BHP Billiton Ltd. (BHP)’s former oil and gas head J. Michael Yeager expects more industry mergers and acquisitions in the U.S. as onshore developers seek to sell assets they can’t develop and boost their technical skills.
“There’s a lot of churn that’s going to go on and you will continue to see a lot of transactional work,” Yeager, now chief executive officer of Maverick Drilling & Exploration Ltd. (MAD), said today in a phone interview from Houston. “Over time we hope to prepare ourselves to be part of that.”
Investor unrest over lackluster returns has prompted Occidental Petroleum Corp., Hess Corp., Apache Corp. and other energy companies to pursue breakup plans and global asset sales. Yeager, who led BHP’s $20 billion move into the U.S. shale gas industry before leaving the Melbourne-based company earlier this year, is focusing on oil in his new role at Maverick, an explorer developing fields south of Houston.
“When you take these large amounts of acreage, you have to drill it up, or you have to give it up,” Yeager said. “In some cases you may have three years to drill as much as you can and you lose the rest of it, so there’s acreage that people cannot handle on the market. There’s a lot of opportunity.”
Maverick shares have risen 12 percent in Sydney trading since the company announced Oct. 14 that it had hired Yeager. The company dropped 1 percent today to 47.5 cents, while Australia’s benchmark index fell 0.2 percent.
Maverick plans to double the number of wells drilled each month by this time next year and to start trading on the Nasdaq in the first week of December, according to Yeager, a U.S. Naval Academy graduate who worked at Exxon Mobil Corp. earlier in his career. The company expects to have lower costs than competitors because it owns all of its rigs, he said.
Yeager, 60, said a need for more technical expertise will also drive companies to combine. Yeager said he has been approached by a couple of groups seeking those skills.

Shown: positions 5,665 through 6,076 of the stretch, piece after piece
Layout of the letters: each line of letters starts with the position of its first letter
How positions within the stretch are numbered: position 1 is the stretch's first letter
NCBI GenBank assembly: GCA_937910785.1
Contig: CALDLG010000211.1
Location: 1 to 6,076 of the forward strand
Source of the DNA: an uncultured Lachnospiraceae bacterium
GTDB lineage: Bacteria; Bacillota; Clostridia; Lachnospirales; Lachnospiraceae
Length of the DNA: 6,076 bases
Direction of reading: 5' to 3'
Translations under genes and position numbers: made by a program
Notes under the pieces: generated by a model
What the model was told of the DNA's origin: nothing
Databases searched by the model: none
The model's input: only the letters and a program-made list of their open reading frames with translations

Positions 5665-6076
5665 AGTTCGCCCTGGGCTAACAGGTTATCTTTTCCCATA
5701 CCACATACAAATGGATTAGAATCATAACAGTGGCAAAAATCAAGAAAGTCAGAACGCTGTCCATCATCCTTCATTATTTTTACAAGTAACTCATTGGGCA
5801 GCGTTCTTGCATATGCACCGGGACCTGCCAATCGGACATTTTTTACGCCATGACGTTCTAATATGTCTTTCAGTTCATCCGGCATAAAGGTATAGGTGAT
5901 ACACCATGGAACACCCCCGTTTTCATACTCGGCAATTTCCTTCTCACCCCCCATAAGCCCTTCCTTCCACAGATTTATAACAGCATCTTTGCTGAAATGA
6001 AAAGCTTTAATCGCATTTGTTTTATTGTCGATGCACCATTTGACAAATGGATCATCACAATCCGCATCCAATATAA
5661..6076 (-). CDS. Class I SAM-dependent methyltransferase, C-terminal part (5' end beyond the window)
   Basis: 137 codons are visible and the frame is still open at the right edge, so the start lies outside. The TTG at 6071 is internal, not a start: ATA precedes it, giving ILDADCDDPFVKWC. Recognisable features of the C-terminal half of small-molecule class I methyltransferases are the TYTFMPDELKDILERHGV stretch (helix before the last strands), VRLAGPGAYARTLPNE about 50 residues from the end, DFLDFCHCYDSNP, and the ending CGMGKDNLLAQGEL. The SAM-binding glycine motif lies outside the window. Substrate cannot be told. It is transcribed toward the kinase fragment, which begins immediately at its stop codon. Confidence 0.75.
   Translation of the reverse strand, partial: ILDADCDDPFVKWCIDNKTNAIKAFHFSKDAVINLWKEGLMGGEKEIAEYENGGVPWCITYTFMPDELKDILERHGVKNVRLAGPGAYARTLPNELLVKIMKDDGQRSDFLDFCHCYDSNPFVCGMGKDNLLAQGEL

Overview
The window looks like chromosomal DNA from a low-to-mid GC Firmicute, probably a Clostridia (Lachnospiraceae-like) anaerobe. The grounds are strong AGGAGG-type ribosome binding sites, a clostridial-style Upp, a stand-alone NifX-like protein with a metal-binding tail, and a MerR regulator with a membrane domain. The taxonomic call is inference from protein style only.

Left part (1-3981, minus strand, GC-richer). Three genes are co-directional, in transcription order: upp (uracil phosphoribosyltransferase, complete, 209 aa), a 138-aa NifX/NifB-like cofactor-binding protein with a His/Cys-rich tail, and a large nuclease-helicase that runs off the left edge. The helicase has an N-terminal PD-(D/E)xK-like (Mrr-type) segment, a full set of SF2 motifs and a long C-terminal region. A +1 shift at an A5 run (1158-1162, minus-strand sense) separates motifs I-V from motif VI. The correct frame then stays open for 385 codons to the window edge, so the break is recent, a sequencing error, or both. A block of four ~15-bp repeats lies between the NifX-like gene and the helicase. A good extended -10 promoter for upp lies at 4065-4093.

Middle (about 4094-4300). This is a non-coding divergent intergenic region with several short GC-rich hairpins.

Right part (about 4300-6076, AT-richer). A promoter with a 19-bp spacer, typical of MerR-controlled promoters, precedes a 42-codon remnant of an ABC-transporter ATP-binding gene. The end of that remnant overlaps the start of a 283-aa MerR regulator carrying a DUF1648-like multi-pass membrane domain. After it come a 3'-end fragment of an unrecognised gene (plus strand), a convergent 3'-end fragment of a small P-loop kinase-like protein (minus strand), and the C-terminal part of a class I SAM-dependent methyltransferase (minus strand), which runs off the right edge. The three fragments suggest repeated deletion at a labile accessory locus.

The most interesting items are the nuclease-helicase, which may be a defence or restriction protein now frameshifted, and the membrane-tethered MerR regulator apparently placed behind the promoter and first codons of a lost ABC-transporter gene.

Maverick, which trades in Sydney and has offices in Newcastle in Australia’s New South Wales state, as well as Houston, will consider expanding into new fields and joining with a “sister company that wants to work with us,” he said.
“A year from now we hope to be in a position where we can say, ‘we’re on top of our current portfolio, now is there something else we’d like to do,’” he said.
Maverick’s production last quarter rose 6 percent to 1,361 barrels of oil per day, compared with the previous three months, it said Oct. 30. The company said it received an average oil price of $108.24 per barrel during the quarter.
Even if oil prices decline, Yeager said he expects they would rebound.
The benchmark U.S. crude, West Texas Intermediate, dropped to a five-month low of $93.37 a barrel on Nov. 5 on speculation that inventories increased for a seventh week in the U.S. Brent crude, the benchmark for two-thirds of the world’s oil which has averaged $108.53 this year, probably will fall to the $70-to-$80 range, Fadel Gheit, an analyst at Oppenheimer & Co. in New York, said last month without providing a timeline.
“If it drops low for a while, that could happen, but I don’t think it’s sustainable,” Yeager said. “Liquids are scarce. The giant oil fields are few and far between and they are expensive and slow to develop. Adding more liquid barrels to a world that is thirsty, I’m bullish on that.”
To contact the reporter on this story: James Paton in Sydney at firstname.lastname@example.org
To contact the editor responsible for this story: Andrew Hobbs at email@example.com